The old way of doing echoic control of the child sitting down with the therapist and saying, “say ball, say ball” doesn’t work. You can’t make a child say ball. You can’t make a child say anything. Even if they said ball two seconds ago, even if they said it 30 times yesterday, you can’t make a child say ball. So we are, with these early learner programs, going in the back door, making it fun, and making it appealing. Because the program is part mand it helps us get rapid responding and hundreds of responses.
Mix Things Up
Even if a child is not echoing – and this happens for some of the kids – they should still do these programs. Some kids will join my programs and sit for 15-20 minutes a day, listening to “apple, apple, apple,” and putting the picture in the box. But they won’t repeat “apple.”
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That’s where tip number two comes in. We want to vary up the programs a little bit because once kids get used to the you say it, then I say it method, then they just listen, maybe they’ll put it in the box and that’s how they’ll get their reinforcement.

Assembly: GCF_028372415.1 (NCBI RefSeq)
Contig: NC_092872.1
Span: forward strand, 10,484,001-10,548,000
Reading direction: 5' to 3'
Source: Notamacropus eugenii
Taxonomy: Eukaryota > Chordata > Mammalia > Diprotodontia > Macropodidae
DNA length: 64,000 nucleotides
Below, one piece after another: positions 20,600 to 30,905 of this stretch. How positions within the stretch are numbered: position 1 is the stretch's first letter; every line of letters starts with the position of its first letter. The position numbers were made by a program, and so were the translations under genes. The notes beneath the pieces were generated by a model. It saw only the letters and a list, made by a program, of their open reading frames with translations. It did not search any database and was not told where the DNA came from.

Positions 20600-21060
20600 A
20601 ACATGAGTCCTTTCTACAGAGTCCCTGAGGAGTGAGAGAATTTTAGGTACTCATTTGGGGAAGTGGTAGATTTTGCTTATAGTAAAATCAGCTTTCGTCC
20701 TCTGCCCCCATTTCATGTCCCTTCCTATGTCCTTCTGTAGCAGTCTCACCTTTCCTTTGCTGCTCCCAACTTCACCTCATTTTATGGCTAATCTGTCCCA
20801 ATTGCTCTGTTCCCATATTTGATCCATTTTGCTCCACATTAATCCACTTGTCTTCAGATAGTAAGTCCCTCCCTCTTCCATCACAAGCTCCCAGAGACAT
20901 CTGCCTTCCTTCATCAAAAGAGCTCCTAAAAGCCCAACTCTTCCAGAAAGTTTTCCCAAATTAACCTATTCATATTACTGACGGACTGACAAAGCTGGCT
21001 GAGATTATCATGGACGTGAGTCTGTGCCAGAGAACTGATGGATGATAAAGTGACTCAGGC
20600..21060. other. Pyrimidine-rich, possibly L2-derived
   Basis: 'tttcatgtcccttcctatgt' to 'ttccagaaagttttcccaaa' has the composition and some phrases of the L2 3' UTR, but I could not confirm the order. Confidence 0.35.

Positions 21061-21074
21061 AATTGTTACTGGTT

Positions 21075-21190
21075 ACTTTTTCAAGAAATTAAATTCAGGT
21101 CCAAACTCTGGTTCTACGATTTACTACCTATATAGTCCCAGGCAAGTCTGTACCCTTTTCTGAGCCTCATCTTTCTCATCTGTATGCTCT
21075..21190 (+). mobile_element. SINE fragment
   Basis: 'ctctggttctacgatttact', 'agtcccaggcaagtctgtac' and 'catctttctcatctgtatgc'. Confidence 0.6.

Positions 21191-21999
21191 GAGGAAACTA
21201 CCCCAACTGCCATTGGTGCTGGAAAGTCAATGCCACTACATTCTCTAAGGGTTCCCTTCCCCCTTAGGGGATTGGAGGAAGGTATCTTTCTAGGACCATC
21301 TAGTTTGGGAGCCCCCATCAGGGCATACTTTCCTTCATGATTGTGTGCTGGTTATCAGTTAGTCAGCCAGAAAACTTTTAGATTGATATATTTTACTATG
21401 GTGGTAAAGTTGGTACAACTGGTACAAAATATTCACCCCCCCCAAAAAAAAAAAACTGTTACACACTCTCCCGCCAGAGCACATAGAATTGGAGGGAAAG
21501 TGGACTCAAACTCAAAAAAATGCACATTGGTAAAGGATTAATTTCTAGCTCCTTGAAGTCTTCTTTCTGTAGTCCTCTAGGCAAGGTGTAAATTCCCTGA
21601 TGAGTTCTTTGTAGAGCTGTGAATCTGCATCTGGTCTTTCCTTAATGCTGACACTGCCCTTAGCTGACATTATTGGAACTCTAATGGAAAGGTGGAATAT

A lot of really young kids or kids that are older with developmental ages of a young child like that cause and effect. They just sit and wait, accepting the picture and putting it in the box. If we can’t get vocal imitation that way, then we have to think, what can we do to mix it up? Maybe that means not saying the word three times. Maybe say it once, or four times.
Vocal Imitation Programs
Here’s a real trick that worked for establishing echoic control with my former client, Mia. I could not get vocal imitation for months. That was until we started showing her the picture of an apple and saying apple once, then covering up the picture and saying apple again. Covering up the picture actually helped Mia say the word because she wanted to see the picture.
Another idea is to put the pictures in a box or a bag and this holds true for potato head parts or puzzle inset parts too. You could put them in the bag, reach in, you can see what it is and say the word without showing them the object. Then they might say the word. Then if, say they don’t say the word, you show them the object and then you hide it again. Make it a little bit more playful, a little bit more sabotaging, to see if you can get them to talk.
Another early learner program is matching. Remember how I said earlier to get two pictures of the same person or object? For instance, get two pictures of mom, two pictures of dad, two pictures of juice, or whatever the child likes. Some of them should be identical. You might have two or three pictures down on the table at the same time. Hold up a picture of mommy. Say “mommy, mommy, mommy.” You can help the child by pointing to the matching one on the table.
Intraverbal Fill-Ins for Songs